When President Reagan began slicing into the federal budget, he coined a term to allay fears that the cuts would come at the expense of the elderly, unemployed and poor.

These "truly needy," Reagan assured the nation in his Feb. 18 economic message on "America's new beginning," would be protected by a "social safety net."

This week, Reagan decided to make the holes in that net a little wider.

Though the president said in February that the preservation of the safety net programs, most of which date back to Franklin D. Roosevelt's New Deal, was a high priority transcending ideology, partisanship or fiscal needs, Reagan ran out of places to cut federal spending and came down this month to a simple choice: he could shred the safety net or he could cut back defense spending.

As recently as Tuesday, Reagan promised during a White House reception that "the budget will not be balanced at the expense of those dependent on Social Security."

Yet Reagan and his advisers have now decided on a postponement of cost-of-living increases in Social Security and in at least three other safety net programs--for veterans, retired railroad workers and the needy elderly, aged and blind--as well as food stamps and some other programs, to cut costs in the fiscal year beginning Oct. 1.

At the Reagan White House, there always has been a distinction between "the truly needy" and others. The implication is that a large group of not truly needy people have been living off the federal government and that these freeloaders are the only ones who will suffer in days of lessened federal spending.

The president cited his experience with welfare while he was governor of California. Using figures that are disputed by some of his California critics, Reagan often tells audiences that when he tightened up California welfare programs thousands of people simply disappeared from the rolls.

The implication is that they survived quite well without welfare, that they were welfare cheats, untruly needy.

In all, the Reagan administration says it will save $5 billion in 1982 by a one-time postponement of cost-of-living increases in inflation-indexed programs.

White House communications director David Gergen told reporters during Reagan's trip here to dedicate the Gerald R. Ford presidential museum that Reagan's commitment to protect the truly needy is unchanged.

In a briefing during which Gergen was careful not to call the pension reductions "cuts," Gergen quoted Office of Management and Budget Director David A. Stockman as saying that the average loss per person for Social Security recipients will be less than $100.

Last winter, when Reagan began to cut into federal spending, there was large popular support for his effort. Reagan was particularly pleased by responses such as a letter from an unemployed Illinois man who wrote that he was happy to give up his unemployment compensation as part of the president's effort to restore the economy.

This winter, Reagan's economic program will be working, and it remains to be seen how many of those who lose federal benefits will share that attitude.

This month has brought the beginning of a change of perception. In the beginning, cutting the budget was a numbers exercise. The president told the nation it was an essential task, and most Americans, in the spirit in which they make New Year's resolutions or start on diets, agreed.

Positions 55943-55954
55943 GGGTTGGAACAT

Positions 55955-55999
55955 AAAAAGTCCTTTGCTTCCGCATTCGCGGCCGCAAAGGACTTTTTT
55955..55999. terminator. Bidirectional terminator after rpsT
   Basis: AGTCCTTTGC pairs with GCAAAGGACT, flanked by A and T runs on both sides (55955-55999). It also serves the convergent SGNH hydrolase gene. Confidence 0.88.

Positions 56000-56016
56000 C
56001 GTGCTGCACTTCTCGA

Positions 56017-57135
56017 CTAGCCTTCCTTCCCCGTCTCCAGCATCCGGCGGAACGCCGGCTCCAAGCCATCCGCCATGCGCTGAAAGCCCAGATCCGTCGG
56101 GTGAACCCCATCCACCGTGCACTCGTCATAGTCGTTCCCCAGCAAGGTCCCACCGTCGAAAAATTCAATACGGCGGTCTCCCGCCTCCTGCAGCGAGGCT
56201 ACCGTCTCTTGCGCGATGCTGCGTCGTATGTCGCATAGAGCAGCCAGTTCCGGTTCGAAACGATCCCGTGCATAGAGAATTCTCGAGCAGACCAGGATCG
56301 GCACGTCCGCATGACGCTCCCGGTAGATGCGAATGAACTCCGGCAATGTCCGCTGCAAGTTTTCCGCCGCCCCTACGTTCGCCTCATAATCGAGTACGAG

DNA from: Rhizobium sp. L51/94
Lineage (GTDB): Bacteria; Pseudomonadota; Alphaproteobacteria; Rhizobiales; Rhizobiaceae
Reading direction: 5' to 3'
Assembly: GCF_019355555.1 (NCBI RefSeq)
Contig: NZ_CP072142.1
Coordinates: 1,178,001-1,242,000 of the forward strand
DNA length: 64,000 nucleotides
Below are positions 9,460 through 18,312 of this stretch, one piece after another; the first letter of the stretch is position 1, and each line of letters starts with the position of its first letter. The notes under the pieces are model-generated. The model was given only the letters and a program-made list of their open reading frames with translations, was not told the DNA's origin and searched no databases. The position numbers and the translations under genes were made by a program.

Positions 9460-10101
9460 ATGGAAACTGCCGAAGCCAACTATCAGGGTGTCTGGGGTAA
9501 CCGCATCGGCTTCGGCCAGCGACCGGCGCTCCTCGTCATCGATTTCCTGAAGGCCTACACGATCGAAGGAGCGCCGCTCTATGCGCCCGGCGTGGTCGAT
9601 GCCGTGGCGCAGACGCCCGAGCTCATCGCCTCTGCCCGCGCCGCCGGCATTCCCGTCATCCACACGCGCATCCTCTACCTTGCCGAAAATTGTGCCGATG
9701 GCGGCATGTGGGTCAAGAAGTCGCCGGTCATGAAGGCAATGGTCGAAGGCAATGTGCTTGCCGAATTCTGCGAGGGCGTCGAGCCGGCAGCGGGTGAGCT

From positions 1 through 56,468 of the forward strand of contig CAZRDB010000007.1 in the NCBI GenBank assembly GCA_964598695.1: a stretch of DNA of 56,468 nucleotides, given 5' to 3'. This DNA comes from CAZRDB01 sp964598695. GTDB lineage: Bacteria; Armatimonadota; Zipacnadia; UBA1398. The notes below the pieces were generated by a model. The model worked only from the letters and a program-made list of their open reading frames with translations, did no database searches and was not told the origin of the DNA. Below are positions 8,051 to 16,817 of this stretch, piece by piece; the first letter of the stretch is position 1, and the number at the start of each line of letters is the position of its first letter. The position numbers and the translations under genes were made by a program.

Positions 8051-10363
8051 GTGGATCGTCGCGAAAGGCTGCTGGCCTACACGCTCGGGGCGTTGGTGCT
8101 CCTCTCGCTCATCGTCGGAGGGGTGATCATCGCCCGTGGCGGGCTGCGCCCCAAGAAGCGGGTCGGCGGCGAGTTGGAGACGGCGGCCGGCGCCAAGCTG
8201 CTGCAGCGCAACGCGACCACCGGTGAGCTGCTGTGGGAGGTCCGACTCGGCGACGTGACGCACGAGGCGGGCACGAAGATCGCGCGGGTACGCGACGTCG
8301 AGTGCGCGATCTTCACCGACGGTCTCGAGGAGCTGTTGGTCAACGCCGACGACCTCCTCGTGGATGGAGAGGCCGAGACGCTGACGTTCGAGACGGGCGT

Now, the numbers are being translated into details which are sometimes mean. For example, there will be fewer ounces of milk and meat for children in school lunches. Ketchup will be called a vegetable. Welfare recipients will be audited to make sure they don't have assets worth over $1,000. And now pensioners, who in states like Florida, Arizona and California voted for Reagan last November, may also pay a price.

Reagan knows as well as any politician the perils of attacking Social Security. During last year's campaign, former president Carter again and again brought up Reagan's statements from the 1960s indicating that he then favored a voluntary Social Security system.

Reagan had been hurt by such charges in earlier campaigns, but he successfully rebutted them last year, pledging himself to preserve Social Security.

Reagan and his advisers also are well aware how politically explosive their effort to hold down retirement benefits can be. After the Cabinet meeting at which Reagan made his decision known, Gergen told reporters dryly: "It was agreed by all concerned that this was going to be a difficult undertaking."

At the same time, Reagan's spokesmen are no longer so comfortable speaking of their "social safety net." The term has fallen into disuse.

Is the net intact? Gergen was asked.

"I think it's only fair that the president...have an opportunity to discuss and address that kind of issue once you see the program as laid out," he replied. "There's no question that the emphasis is to maintain vital services," he added.

The safety net initially was a symbol, and the symbol has changed now that the seven programs--Social Security retirement benefits, Medicare, railroad retirement, basic unemployment compensation, welfare, veterans' benefits and supplemental security income for the elderly, blind and disabled--have lost their immunity. The change puts Reagan in a different position.

The net, of course, protected Reagan as well as the needy. It helped deflect criticism.

Rents in the net open a new political season for the president.